Weekly Commentaries

This is Sunday Chronicle's weekly commentaries on various issues of interest affecting the country. All individual commentators are done by elite Papua New Guineans from diverse educational backgrounds.

Saturday, January 30, 2010


Protect your assets


WHEN you work for a fortnightly salary, you hold all your possessions in your name. If you own a house or a car, it is your personal asset.

If anything happens to you, it affects what you own, and if anything happens to your possessions, you feel the pinch personally. You and what you own are one. If you owe debts which you cannot pay, the debtors can lay hold of what you own. Or if your vehicle runs over someone, you will pay compensation out of your own pocket.

A business is a corporate person
If you are self-employed and operate under a corporate entity such as a company, you can protect your money and other assets by keeping them under the company's name instead of your own.

This is because under company law, a company becomes a separate legal entity. You create a 'corporate person' when you register a company. This corporate person has certain legal rights enjoyed by a human person. For instance, a company can sue people or other companies, and be sued itself. So if you operate under a company and shelter your assets under it, people who sue you personally cannot easily touch your company's assets. That is how rich people protect their assets.

This is a very important reason to be in business, because today's world is very litigious. That is to say, nowadays people have become more willing to sue others and claim large amounts for small misdemeanors. In the United States, for instance, it is said that lawsuits are being filed at a rate of one hundred million a year. These cases have nothing to do with right and wrong. They are basically predicated on the desire of some parties to extract wealth from others.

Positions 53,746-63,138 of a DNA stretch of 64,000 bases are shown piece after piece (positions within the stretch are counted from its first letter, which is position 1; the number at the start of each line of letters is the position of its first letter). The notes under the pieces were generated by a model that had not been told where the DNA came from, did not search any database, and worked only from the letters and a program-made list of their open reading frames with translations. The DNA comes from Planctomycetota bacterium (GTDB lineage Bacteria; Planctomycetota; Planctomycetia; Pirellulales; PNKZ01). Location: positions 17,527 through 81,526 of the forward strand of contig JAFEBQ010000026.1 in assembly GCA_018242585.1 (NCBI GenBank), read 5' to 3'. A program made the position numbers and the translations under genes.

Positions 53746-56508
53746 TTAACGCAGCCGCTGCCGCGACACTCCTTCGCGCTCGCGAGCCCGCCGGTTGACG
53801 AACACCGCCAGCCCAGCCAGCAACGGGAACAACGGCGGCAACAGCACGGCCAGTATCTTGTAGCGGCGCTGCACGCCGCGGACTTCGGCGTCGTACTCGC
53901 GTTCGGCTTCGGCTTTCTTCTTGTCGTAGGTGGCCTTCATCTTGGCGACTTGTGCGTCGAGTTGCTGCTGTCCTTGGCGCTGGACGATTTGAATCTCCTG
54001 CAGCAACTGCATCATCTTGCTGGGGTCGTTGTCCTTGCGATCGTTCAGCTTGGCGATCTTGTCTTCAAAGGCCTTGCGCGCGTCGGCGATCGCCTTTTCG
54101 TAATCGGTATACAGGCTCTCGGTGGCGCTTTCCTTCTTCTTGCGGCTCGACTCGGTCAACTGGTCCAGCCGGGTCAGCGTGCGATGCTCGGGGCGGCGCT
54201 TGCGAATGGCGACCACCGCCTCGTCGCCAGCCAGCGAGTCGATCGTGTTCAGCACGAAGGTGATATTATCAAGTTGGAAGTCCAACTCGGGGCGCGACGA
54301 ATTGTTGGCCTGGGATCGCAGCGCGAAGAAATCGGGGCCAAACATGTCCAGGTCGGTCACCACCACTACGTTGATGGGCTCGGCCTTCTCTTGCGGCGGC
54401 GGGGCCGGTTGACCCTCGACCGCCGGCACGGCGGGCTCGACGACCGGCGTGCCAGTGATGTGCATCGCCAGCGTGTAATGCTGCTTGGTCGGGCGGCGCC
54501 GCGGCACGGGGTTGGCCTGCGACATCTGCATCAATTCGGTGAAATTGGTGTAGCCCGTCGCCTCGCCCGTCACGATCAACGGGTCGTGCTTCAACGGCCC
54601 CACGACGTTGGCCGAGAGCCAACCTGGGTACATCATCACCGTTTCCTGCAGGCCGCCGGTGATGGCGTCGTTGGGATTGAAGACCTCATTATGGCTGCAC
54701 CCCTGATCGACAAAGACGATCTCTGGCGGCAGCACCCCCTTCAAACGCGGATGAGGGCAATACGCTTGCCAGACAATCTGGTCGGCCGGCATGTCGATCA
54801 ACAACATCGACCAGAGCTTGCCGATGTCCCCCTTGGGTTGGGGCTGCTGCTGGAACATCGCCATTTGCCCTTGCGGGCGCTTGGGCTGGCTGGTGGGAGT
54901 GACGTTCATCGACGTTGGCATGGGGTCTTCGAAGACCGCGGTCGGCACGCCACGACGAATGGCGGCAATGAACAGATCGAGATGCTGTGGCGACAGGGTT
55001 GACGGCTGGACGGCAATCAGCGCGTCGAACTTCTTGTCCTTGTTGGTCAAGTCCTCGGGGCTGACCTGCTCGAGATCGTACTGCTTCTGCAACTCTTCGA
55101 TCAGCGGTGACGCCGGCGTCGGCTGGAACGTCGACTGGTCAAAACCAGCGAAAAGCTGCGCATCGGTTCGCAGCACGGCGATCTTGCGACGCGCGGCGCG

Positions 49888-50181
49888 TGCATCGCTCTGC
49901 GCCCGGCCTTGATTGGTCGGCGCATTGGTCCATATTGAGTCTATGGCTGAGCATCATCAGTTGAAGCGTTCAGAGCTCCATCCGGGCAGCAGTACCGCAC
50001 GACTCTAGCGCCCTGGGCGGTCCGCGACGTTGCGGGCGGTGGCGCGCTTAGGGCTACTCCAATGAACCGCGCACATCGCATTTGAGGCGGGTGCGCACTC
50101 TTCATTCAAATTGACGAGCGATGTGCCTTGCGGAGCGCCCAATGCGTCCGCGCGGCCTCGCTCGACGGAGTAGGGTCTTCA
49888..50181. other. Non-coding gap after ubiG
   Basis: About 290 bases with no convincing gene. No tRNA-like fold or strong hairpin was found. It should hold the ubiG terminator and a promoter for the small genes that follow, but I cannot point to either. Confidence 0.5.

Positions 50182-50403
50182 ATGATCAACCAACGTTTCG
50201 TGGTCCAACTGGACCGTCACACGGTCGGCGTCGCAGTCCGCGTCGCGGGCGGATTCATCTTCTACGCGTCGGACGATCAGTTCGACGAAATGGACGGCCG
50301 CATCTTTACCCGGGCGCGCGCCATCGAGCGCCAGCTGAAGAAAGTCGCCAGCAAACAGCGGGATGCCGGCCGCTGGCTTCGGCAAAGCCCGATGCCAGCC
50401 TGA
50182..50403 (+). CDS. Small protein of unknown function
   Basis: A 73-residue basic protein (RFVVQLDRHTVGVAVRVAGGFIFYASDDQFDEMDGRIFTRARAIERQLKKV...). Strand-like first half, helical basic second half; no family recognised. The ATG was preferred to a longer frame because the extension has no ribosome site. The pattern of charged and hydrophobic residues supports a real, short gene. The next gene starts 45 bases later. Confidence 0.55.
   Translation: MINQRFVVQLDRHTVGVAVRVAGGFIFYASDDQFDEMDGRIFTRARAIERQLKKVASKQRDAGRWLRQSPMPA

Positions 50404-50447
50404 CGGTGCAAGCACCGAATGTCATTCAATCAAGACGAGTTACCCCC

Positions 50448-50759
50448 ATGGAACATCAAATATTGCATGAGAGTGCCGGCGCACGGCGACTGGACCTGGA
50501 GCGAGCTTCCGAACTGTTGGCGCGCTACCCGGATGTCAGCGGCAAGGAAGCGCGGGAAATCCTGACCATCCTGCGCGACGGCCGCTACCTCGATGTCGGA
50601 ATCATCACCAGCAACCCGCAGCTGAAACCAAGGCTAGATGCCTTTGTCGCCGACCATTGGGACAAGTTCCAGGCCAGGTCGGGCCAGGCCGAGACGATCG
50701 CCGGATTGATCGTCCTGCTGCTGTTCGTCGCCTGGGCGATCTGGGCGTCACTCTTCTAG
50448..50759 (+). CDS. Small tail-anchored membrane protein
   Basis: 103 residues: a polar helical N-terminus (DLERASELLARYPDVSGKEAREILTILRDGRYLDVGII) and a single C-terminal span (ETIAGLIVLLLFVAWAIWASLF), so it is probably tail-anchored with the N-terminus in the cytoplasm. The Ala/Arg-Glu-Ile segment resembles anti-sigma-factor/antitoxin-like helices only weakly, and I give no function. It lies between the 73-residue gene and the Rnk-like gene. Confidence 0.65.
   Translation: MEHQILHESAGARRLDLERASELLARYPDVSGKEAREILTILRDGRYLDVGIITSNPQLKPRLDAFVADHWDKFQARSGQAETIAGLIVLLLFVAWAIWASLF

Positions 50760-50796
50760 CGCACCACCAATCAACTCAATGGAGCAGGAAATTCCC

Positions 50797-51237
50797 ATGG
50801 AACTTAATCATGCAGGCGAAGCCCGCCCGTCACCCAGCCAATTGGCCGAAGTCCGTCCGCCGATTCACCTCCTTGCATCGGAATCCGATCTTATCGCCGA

'Compensation' has become a very commonly-used word in Papua New Guinea, to the extent that it has developed a culture of its own. People demand compensation for all kinds of reasons and alleged offences. In such a setting, it is vital that you shelter or protect your personal assets rather than leave them vulnerable to other people making a claim on them for whatever reason.

For example, if you invest in real estate or buy shares through a company, not many people will know what you do or own. When they find that you do not own much personally, their motivation to sue or claim compensation is likely to subside. But if they see that you have a lot of money or own many assets, they will be highly motivated to pursue court cases or even issue threats against you hoping to exact something from you. They will usually demand very large amounts, knowing that you will negotiate downwards.

The liability of company owners is limited
Another point is the concept of "limited liability" which certain companies enjoy. If you see the words "limited" or "Ltd" after an organisation's name, it is a limited liability company.

What this means is that the liabilities or obligations of the business owners is limited to the investment they have made in establishing the company. In the event that the company cannot meet its commitments to the bank or other creditors, or the company is wound up, creditors cannot touch the business owners. They can only get paid from what the company has in its name.

If the company does not have anything or much of value which the creditors can sell and recoup their money, they have to treat what is owed as bad debts in their books. They can force the company to bankruptcy but cannot touch the owners. The owners can always start another company after the first one has gone into bankruptcy.